Lex Luger and Ricky Steamboat engaged in a classic US Title match immediately after, and THAT was followed by a War Games featuring The Road Warriors, Midnight Express, and Steve Williams against The Freebirds and the Samoan Swat Team. And THAT was followed by Ric Flair and Terry Funk in an expected classic the NWA Title. No wonder it’s the gold standard.


You’d think based on the name, it’d be in Florida, California, or even Hawaii, but the 1992 Beach Blast emanated from Mobile, AL, which sits as one of the northernmost points bordering the Gulf of Mexico. Still, you get Missy Hyatt and Madusa, pre-injectapalooza, in a bikini contest, which added a reasonable Spring Break element to the show.

As for the matches, one of Mick Foley’s personal favorites took place here, as he faced Sting in a falls count anywhere war. Rick Rude and Ricky Steamboat have the first televised Iron Man match of any kind, Brian Pillman and Scotty Flamingo (Raven) wrestle for the Light Heavyweight gold, and the Steiners and Steve Williams/Terry Gordy have a lengthy classic.


To be totally honest, Starrcade 1993 is about as close to a one-match show as you’ll find on this list. The only undercard match really worth watching is Ricky Steamboat and Steven Regal for the TV Title, but the main event is something. It’s perhaps the best built WCW match next to Hogan/Sting at Starrcade 1997, except this one had a more satisfying payoff.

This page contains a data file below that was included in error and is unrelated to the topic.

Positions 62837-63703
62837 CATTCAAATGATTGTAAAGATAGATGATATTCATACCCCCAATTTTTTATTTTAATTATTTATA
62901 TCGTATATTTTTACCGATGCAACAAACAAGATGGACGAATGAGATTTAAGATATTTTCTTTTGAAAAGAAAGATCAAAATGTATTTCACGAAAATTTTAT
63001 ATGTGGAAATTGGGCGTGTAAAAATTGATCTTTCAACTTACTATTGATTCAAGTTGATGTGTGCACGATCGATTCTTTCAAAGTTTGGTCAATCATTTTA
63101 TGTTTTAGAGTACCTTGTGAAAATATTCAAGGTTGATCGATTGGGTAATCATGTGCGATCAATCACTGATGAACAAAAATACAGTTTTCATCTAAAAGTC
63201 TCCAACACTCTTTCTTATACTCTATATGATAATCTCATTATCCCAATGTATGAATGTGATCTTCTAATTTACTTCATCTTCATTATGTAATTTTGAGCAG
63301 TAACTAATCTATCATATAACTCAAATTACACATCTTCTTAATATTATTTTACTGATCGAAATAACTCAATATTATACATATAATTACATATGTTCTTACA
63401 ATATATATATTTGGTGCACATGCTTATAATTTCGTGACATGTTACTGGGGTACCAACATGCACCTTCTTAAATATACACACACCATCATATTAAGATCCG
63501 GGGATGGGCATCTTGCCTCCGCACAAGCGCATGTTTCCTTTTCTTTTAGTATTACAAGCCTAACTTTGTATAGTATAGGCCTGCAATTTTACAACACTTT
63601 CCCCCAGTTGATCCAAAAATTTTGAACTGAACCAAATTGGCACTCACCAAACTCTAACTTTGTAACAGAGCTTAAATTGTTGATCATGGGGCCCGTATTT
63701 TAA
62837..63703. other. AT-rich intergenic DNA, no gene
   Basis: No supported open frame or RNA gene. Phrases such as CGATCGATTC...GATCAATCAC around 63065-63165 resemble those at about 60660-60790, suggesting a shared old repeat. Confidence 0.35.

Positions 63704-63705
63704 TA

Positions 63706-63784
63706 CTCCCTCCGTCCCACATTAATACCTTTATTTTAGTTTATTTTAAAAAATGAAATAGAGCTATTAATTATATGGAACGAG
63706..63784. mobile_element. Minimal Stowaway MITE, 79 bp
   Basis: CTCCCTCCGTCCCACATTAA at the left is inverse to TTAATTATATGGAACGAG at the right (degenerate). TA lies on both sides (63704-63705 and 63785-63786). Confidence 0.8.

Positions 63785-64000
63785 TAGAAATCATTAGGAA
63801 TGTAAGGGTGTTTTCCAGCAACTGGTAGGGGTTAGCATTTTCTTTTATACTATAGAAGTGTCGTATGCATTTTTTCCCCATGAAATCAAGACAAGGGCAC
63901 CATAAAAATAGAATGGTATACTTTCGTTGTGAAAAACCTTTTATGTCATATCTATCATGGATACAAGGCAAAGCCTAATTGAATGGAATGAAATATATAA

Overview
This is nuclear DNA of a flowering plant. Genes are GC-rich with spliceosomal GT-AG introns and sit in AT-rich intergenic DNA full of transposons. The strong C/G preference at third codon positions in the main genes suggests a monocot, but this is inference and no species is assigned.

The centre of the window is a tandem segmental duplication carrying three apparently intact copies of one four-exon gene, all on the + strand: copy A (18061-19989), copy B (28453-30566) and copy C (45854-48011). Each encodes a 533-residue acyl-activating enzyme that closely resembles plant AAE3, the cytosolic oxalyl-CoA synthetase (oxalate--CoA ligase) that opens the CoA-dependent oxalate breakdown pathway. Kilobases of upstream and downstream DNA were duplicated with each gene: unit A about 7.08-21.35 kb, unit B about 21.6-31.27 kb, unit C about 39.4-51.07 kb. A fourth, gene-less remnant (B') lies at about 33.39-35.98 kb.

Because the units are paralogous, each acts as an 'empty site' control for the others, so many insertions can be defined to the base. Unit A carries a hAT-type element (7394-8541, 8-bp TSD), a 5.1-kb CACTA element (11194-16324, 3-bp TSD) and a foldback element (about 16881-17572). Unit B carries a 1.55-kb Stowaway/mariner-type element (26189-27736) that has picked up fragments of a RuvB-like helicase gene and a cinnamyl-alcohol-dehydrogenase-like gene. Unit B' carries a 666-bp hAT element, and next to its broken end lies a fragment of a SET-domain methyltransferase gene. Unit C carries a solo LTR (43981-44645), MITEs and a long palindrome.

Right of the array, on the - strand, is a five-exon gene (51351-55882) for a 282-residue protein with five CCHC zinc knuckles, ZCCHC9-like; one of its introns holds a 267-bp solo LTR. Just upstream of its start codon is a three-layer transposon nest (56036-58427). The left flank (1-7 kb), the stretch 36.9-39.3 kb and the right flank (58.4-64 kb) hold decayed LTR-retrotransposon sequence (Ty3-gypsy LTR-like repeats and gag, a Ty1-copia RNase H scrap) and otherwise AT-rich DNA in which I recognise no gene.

Ric Flair challenges the near-unbeatable Vader for the WCW Title, with Flair putting his career on the line. “The Nature Boy” brings his family to the arena in hometown Charlotte, while Vader’s seconded by Harley Race, the man Flair beat for the title ten years earlier at Starrcade. If you’ve never seen it, it’s the greatest show-long drama WCW has ever produced.


Anyone who tells you that the “Big Two” were stagnant before ECW and the New World Order kickstarted things is exaggerating a bit. WCW was producing some good television prior to Hulk Hogan’s signing that summer, providing a viable alternative to the mostly-watered down WWE that was reeling from roster cuts and the steroid trial.